Are we addicted to taking selfies?

The selfie craze shows no signs of slowing down. "It's completely changed social media, self-perception, the way people post," says Dr. Jenn Mann, a licensed psychotherapist and author of The Relationship Fix.

But are we addicted to taking photos of ourselves?

This is how many selfies UCLA students told us they take every day: "If it's for snapchat or something, probably a good 2 or 3 dozen," said Brittany Nguyen.

"About 52," says Ranjit Dailamy.

Mann says even though taking so many might seem normal, new research shows its far from it.

"The American Psychiatry Association recently started talking about selfies. And what they're saying is that posting three selfies a day or more is excessive. That they view that as pathological," says Mann.

And some people are taking that selfie obsession to the extreme.

Plastic Surgeon Robert Singer says getting surgery to look perfect for those selfies is getting more and more common.

"So what are the procedures patients are looking for after looking at their selfies, hypercritically? Nose procedures. Neck procedures. Fillers. Skin care. Those are all of the things that they're requesting," says Singer.

Experts point to celebrities for spreading the selfie trend. Kim Kardashian recently confessed she took 6,000 selfies during a 4 day Mexico trip.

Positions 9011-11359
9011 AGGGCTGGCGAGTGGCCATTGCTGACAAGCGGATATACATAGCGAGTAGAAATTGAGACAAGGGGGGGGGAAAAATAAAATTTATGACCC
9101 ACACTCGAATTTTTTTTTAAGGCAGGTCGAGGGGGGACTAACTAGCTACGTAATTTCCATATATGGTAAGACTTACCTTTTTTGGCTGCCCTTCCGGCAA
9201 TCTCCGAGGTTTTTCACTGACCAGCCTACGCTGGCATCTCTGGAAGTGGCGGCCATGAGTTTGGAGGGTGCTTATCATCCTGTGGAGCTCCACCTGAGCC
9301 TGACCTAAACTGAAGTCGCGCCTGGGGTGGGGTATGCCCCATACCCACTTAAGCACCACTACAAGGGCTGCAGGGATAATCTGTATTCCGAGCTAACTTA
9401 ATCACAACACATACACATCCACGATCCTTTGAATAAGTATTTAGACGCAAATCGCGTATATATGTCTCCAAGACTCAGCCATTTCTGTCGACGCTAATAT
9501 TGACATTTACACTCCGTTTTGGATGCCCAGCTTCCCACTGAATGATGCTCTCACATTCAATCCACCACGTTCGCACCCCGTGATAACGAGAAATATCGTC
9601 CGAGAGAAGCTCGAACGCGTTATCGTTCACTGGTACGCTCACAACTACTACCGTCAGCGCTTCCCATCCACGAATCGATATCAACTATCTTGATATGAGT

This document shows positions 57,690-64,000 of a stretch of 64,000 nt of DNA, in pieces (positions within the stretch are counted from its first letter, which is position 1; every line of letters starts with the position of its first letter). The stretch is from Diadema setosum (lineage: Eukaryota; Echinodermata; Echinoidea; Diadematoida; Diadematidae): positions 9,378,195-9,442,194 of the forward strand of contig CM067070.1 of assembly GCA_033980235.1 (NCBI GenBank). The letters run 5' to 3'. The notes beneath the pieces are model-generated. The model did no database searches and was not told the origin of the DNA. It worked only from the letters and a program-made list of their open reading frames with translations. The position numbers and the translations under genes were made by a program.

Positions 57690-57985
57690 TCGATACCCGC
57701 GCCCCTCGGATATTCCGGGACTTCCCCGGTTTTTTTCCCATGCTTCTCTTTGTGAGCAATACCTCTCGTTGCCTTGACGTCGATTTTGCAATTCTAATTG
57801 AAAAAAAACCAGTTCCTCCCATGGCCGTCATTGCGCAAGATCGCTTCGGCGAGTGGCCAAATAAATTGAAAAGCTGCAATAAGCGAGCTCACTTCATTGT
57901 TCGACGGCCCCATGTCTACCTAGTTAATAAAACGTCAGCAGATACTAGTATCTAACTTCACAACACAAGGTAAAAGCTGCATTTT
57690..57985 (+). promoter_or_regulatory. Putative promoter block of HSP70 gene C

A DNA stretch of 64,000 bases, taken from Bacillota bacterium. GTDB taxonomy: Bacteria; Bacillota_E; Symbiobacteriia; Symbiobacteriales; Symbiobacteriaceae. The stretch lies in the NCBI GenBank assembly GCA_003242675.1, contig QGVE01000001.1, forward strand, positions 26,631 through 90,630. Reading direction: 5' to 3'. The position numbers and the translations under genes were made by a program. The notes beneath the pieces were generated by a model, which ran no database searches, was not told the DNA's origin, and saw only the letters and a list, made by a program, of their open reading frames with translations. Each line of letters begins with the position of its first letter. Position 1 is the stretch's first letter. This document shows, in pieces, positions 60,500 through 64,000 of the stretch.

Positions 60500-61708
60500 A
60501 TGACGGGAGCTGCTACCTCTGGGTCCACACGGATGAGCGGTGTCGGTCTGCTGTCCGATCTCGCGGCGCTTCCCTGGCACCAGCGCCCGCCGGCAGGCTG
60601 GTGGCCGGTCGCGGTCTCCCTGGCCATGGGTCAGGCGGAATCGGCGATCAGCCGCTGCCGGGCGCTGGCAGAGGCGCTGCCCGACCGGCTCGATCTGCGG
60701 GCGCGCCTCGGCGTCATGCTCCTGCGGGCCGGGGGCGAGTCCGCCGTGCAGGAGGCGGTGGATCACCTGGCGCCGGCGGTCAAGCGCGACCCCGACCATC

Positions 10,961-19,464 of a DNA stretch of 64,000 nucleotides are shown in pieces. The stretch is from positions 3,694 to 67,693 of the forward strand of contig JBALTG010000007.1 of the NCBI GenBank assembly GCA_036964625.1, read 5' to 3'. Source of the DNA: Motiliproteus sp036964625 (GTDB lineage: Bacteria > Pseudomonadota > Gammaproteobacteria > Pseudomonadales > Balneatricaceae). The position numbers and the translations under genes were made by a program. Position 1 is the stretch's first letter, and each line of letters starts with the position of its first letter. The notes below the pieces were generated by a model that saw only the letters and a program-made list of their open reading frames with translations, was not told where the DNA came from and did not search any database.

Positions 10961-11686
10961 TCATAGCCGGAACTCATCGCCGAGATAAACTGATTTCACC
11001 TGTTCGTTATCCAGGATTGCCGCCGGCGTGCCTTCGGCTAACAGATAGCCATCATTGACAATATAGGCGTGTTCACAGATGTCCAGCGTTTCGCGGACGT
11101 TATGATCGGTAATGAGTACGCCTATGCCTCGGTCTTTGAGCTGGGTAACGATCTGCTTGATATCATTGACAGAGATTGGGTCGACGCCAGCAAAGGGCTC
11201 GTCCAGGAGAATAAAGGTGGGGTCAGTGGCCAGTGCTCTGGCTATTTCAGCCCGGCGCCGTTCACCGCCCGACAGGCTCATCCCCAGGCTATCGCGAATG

That's about one every minute.

"Some of it is their brand, these people get paid a lot of money to have the perfect selfie. They sell products, they sell themselves. They get themselves work that way. Taking 6 thousand selfies is excessive," said Mann.

So how do you know if you're a selfie addict?

Mann says you might be an addict if those selfies pull you away from everyday life.

Students we spoke to say they see it happen all the time...from concerts to the classroom.

"Everyone was just taking videos and pictures of themselves and the background. But they weren't actually looking at it. And from the screen it's a completely different experience," says Nguyen.

"I think there are days where it gets in the way. I'll have a class, and instead of paying attention to the lecture, i'll go and start taking pictures of me," says Dailamy.

Mann says distraction is one thing, but distorted perceptions could be even more harmful.

"One of the really negative things about selfies and posting is that we are comparing our insides, our internal life, to people's perfect selfie external life. And whenever we compare our insides to other peoples outsides, we're always going to come out short, and we're always going to come out sad, and depressed," says Mann.

But don't stop the selfies entirely. Experts say some types of selfies are perfectly fine and natural.

"The selfies to show off the haircut. The selfie that is to show off the cool new product that you found. The selfie that is to show the exotic location that you are at. And that those are different. There hasn't been enough research done at this point to know what they mean," says Mann.

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